Digital Forensics — Current PLC-BS Shortcomings
Traditional IT systems are static and have a fixed configuration that can only be changed by controlled updates. The update to the security protocols is a part of that upgrade. PLC-BS controlled systems are not static and are not configuration controlled. They are real-time systems that are volatile and that are designed to be valid and available at all times. Security, encryption, and data backup are a less critical part of the design.
The PLC-BS controllers are continuously fed by embedded sensors and I/O’s. Mainly, they are real-time devices that continually provide updated information by overwriting existing data. This action makes tracing previous datasets impossible. There are no continuous incremental backups because the data storage is limited and volatile. As new data is sensed by the IoT device and sent to the PLC-BS controller, the data in storage is overwritten. Thus, it is not available to the digital forensics tool for analysis.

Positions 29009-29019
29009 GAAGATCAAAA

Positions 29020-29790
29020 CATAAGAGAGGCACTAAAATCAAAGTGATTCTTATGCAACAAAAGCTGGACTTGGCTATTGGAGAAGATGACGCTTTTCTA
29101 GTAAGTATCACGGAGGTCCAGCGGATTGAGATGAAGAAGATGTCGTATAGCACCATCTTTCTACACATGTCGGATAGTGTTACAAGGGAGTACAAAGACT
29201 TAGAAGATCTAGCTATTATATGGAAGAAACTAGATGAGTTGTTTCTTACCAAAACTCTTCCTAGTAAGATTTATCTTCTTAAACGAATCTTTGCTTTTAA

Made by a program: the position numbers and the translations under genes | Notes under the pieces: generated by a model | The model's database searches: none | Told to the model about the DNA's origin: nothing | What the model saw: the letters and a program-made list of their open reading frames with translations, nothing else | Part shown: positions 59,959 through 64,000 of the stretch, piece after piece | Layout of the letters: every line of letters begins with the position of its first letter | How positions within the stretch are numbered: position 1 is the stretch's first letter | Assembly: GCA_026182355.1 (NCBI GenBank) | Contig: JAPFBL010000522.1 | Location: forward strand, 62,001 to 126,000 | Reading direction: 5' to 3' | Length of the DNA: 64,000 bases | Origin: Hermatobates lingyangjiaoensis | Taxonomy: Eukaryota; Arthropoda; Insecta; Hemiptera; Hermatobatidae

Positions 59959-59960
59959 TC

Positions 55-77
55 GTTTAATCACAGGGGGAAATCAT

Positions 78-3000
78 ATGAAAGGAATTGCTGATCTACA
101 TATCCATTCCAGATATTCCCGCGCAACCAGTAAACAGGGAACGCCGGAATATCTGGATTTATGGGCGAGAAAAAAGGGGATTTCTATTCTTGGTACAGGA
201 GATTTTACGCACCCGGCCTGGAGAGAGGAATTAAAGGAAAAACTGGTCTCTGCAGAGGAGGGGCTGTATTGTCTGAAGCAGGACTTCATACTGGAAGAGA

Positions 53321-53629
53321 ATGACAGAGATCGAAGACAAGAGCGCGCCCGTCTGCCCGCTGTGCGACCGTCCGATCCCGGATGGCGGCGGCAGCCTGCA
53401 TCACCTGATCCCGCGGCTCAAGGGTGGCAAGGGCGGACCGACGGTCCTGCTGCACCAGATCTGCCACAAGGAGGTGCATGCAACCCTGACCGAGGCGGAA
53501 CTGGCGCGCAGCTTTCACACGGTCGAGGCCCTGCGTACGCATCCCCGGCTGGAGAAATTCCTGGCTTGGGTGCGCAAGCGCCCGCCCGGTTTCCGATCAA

The critical information about running programs and hardware that can be used as evidence for security vulnerabilities is also contained within volatile memory and gets overwritten. For example, PLCs, routinely do not have proper hardware and software that log thorough code or firmware modifications and updates.
Since PLC-BS are real-time devices that are continuously fed by updated newer information, delaying forensic response would make it more challenging to analyze and trace the problem. The slower the response is, the less related data will remain within the volatile memory after being overwritten by newer data.